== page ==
Last Saturday, Pamela and I had the most wonderful opportunity to do just that. Monica is Pamela's colleague and student in x-ray. Her home village is not far from the station. She invited Pamela to go for a walk, to see her place and visit with the family. And I got to tag along!
About 9:00 AM we met up with Monica and her "brother" Michael. Michael is actually some sort of cousin to Monica. In this tribal society, your cousin is your brother, and your aunt's friend's sister-in-law is your second mother. One big happy family!
We walked down through the cow banis, past the Hyrdo Church, through sweet potato and banana gardens to what the missionaries call "Suicide Rocks." It is called this because once upon a time there was a cliff from where you could dive into the river--if you were crazy enough. We learned that the tok ples name is "Kugar" which means "rock house." I think I prefer the tok ples name. A flood in the last year has changed the scene quite a bit; the large rocks have fallen down into the river. The rushing water is still quite a site to behold.
We followed along and through and across the river, to a bend where I had never before ventured. One of Monica's other cousins was there with his family. Mother was washing clothes along the edge of the water. The children were catching small fish in the stream. What a beautiful picture.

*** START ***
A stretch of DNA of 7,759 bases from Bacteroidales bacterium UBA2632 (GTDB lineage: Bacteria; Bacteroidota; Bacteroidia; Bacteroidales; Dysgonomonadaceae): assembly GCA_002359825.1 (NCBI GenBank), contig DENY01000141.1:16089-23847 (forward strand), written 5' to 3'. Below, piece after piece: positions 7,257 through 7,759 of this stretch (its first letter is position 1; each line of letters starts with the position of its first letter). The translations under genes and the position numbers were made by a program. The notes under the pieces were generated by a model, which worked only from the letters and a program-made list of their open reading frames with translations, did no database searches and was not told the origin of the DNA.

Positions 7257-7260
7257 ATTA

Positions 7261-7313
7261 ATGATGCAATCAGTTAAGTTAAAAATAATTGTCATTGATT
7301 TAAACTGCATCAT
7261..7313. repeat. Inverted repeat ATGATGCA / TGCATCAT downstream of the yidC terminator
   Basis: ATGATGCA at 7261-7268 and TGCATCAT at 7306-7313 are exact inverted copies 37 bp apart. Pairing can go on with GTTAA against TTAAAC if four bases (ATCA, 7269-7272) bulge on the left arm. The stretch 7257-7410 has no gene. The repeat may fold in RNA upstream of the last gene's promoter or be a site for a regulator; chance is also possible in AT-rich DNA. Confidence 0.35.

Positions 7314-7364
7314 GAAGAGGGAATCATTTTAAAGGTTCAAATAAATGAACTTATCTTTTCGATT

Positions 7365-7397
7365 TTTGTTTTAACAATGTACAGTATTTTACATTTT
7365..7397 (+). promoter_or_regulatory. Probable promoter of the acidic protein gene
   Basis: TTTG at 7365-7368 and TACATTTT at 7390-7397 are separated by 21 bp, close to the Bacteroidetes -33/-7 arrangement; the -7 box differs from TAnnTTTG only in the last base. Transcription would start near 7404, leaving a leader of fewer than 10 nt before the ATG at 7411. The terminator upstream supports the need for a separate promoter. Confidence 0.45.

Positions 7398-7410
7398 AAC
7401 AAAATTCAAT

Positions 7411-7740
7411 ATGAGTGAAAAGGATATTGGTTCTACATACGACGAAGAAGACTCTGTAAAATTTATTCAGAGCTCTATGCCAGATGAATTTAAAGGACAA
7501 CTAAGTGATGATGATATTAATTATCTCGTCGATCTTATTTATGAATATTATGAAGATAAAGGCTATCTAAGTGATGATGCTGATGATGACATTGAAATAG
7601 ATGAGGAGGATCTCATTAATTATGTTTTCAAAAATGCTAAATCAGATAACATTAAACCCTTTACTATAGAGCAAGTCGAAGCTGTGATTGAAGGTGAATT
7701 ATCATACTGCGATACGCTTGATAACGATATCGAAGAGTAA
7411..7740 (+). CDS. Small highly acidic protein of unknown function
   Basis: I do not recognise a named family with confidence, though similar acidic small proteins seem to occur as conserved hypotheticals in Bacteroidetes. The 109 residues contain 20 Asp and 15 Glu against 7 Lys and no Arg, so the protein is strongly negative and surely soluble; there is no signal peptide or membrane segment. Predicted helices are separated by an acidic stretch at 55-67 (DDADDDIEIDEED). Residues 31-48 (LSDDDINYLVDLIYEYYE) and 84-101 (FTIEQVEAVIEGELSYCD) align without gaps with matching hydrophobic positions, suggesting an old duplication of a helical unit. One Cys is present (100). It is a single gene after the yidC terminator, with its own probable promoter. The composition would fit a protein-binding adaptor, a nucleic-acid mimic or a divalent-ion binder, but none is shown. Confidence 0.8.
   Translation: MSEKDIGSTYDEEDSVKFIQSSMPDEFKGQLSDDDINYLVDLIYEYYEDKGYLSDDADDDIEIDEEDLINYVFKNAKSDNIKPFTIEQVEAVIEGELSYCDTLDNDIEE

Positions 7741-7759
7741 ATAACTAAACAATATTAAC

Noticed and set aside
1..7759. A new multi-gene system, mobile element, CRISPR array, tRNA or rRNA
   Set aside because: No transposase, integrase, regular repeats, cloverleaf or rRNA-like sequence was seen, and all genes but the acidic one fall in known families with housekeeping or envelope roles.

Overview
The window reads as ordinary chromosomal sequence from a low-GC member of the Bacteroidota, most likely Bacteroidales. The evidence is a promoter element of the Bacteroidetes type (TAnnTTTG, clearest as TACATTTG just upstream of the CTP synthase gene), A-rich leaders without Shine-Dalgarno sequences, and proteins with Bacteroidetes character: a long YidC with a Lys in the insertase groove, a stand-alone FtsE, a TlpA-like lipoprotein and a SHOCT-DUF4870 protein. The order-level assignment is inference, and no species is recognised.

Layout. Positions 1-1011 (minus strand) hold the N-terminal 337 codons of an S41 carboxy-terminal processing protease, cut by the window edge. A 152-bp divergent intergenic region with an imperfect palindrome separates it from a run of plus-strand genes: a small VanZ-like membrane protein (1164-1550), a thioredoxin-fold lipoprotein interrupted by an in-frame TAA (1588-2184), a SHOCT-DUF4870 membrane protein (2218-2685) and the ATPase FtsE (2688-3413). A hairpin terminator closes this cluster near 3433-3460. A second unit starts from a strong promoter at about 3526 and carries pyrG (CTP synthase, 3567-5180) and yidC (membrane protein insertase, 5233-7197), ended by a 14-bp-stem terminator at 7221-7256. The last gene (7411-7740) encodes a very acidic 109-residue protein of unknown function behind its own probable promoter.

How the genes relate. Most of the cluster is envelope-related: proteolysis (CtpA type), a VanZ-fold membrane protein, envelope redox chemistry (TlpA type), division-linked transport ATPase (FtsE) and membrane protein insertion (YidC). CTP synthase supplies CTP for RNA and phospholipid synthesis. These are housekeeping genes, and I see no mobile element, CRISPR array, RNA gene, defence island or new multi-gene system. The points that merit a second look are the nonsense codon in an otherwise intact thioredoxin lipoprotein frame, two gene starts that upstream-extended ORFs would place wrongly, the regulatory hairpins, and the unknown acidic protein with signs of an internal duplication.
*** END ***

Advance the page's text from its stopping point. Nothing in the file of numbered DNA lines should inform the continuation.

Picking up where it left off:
Our trek continued through coffee groves and an orange plantation. Michael led us up the trail of "Ai Pas Mountain" or "close your eyes mountain." Apparently there are some rather precarious drops that do make you want to close your eyes. Although I'm not sure why, because that would only increase your chance of falling off the cliff. The hills were blanketed with the purple May grass.
We arrived in Monica's village just before noon. Koloming is a small collection of bush houses, probably no more than 10. Monica's mother was called from the garden. She arrived with a bag of freshly picked peanuts, sugar fruits, and oranges for us to take home. We sat on the ground and storied with brothers' families and cousins and uncles and other curious folks. Pamela had made some banana bread as a gift to share with the family. The loaves were sliced and pieces passed around for everyone to taste. It didn't last long!
We concluded our visit with a round of hand shakes and headed down the path to Kudjip. It really was a lovely outing--just what the doctor ordered to treat her case of "bush fever."
"And this is love: that we walk in obedience to his commands. As you have heard from the beginning, his command is that you walk in love."
~ 2 John 1:6